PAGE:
Holiday season is my favorite time of the year! Not just because of the festive feeling in the air, but also because I get to spend so much time with my family.

From our huge Christmas Eve party that ends with us opening presents at midnight to our New Years Eve celebration when we all eat grapes during the countdown, it's always a great time partaking in these cultural traditions while being surrounded by all my relatives and closest family friends.  And I know when I have my own kids, I will be teaching them those same practices the way my parents did. 

Since Christmas is just around the corner, here are a few other Latin American holiday traditions to pass on to your kids:

 

Dia de Los Reyes Magos 1

In Puerto Rico, part of the tradition for  El Día de los Reyes Magos (January 6th) is to put grass or hay in shoeboxes and a few bowls of water next to the tree so that the camels would have something to fuel them.

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Nochebuena 2

Nochebuena

Image via Thinkstock

Latinos are't typically a patient bunch...which is why Nochebuena, the tradition practiced in Latin American countries of celebrating on Christmas Eve and opening all the presents at midnight, is  perfect for us! 

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12 Grapes 3

12 Grapes

Image via Ibán/flickr

Many Latin American countries follow the tradition of eating 12 grapes on New Years in order to commemorate the months of the last year. It is especially popular in Mexican celebrations and is something easy and fun to do with your kids!

New Years Suitcase 4

New Years Suitcase

Image via Dr John2005/flickr

Packing a suitcase on New Years will help ensure safe travel and good luck for the following year...at least according to the Dominican tradition!

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Clean House 5

Clean House

Image via melodramababs/flickr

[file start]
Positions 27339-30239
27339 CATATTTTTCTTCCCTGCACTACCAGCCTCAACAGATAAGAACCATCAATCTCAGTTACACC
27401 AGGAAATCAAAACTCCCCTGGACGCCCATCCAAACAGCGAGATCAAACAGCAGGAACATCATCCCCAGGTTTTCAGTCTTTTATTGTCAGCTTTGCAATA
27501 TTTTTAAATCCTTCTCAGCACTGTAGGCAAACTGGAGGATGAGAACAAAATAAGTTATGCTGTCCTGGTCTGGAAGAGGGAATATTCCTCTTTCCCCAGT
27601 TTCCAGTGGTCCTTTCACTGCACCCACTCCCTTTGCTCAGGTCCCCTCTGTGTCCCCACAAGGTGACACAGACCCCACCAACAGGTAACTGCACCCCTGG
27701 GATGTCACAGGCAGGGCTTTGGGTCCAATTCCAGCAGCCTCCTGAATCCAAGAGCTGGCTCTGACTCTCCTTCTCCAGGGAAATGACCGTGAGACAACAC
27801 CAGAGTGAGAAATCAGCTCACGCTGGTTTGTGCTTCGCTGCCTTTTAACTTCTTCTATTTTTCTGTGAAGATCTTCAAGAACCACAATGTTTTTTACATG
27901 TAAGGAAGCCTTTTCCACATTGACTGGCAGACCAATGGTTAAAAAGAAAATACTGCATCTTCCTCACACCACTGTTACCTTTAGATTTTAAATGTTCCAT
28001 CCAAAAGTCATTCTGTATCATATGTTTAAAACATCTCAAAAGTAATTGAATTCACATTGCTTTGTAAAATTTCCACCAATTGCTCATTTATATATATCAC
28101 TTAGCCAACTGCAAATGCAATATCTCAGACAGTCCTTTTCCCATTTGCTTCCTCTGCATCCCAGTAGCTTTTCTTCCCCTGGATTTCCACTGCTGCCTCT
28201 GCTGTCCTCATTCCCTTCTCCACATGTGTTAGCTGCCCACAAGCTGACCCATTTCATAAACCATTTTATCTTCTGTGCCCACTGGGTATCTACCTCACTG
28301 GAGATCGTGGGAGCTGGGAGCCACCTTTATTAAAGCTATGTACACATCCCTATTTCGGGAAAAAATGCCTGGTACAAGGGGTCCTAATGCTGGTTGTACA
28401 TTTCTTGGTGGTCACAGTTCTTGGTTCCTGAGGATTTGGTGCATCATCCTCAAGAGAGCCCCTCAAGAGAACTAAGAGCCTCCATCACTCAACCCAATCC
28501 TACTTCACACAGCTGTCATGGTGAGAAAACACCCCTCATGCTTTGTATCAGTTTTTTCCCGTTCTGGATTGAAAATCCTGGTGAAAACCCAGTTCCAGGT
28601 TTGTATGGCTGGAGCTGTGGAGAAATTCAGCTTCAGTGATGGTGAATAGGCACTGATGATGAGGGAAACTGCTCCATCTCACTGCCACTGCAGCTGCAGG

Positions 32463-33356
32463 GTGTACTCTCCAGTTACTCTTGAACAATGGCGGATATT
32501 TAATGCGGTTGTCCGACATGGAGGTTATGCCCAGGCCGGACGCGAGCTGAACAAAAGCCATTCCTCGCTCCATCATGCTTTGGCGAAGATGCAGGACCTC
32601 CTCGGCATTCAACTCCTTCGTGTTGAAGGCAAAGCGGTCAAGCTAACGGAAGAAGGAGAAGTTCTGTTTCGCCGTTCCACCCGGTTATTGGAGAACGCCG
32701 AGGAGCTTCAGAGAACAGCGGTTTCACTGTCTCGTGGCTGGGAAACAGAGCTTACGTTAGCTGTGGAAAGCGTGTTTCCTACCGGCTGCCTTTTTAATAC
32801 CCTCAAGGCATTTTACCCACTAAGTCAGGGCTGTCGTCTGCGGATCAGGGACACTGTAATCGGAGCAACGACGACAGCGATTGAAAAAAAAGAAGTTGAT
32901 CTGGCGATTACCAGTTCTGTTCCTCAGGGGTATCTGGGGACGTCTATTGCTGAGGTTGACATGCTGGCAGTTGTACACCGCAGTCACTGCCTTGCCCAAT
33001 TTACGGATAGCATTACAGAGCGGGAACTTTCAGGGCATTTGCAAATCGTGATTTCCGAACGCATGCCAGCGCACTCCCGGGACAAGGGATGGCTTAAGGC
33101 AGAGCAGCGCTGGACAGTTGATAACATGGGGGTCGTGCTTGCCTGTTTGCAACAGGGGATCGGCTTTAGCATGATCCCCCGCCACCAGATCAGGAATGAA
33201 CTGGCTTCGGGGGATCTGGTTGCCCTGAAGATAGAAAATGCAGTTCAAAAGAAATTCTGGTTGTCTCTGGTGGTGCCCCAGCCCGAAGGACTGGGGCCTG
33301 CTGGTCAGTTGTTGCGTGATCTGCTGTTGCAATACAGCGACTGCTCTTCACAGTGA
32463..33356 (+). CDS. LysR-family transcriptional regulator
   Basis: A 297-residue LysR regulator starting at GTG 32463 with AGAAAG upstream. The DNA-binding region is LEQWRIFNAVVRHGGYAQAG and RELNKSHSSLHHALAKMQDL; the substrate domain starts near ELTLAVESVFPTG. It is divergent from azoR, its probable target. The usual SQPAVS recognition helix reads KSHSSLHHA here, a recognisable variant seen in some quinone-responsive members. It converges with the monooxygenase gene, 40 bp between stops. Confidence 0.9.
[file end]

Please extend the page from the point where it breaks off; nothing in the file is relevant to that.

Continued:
Another New Years trick that is supposed to give you a clean slate for the coming year? Cleaning your house! According to Cuban tradition, you should also take a bucket of dirty water and throw it over the balcony at midnight to wash away bad energy (you might want to check none of your neighbors are on the street before following that one!).

Yellow Underwear 6

Yellow Underwear

Image via Verónica Bautista/flickr

For reasons I still don't understand, wearing yellow underwear on New Years is also supposed to bring good luck for the upcoming 12 months. It's kind of weird, but requires minimum effort and can't hurt, right?

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Las Posadas 7

Las Posadas

Image via Thinkstock

A primarily Mexican tradition, La Posada requires that children and adults dress up as Mary and Joseph (or that participants carry the images of the religious figures) in a semi-procession during the nine days before Nochebuena.

 

Nativity sets 8

Putting together a nativity set is one of the most beloved Latin Christmas traditions! In most Latin American countries, people "hide" the Baby Jesus figure until it's actually midnight on Christmas Eve.

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Traditional food 9

Traditional food

Image via David_Rojo/flickr

Every country has it's own kind of traditional Christmas food and desserts!  Whether it be tamales, a side of yuca, buñuelos or any of the other variety of dishes, one thing is for sure: they're all delicious and your kids are sure to love sampling them!

La Novena 10

Many Hispanic families practice La Novena, a religious act in which everyone prays together in the nine days leading up to Christmas as means of preparing for the arrival of El Niño Jesus.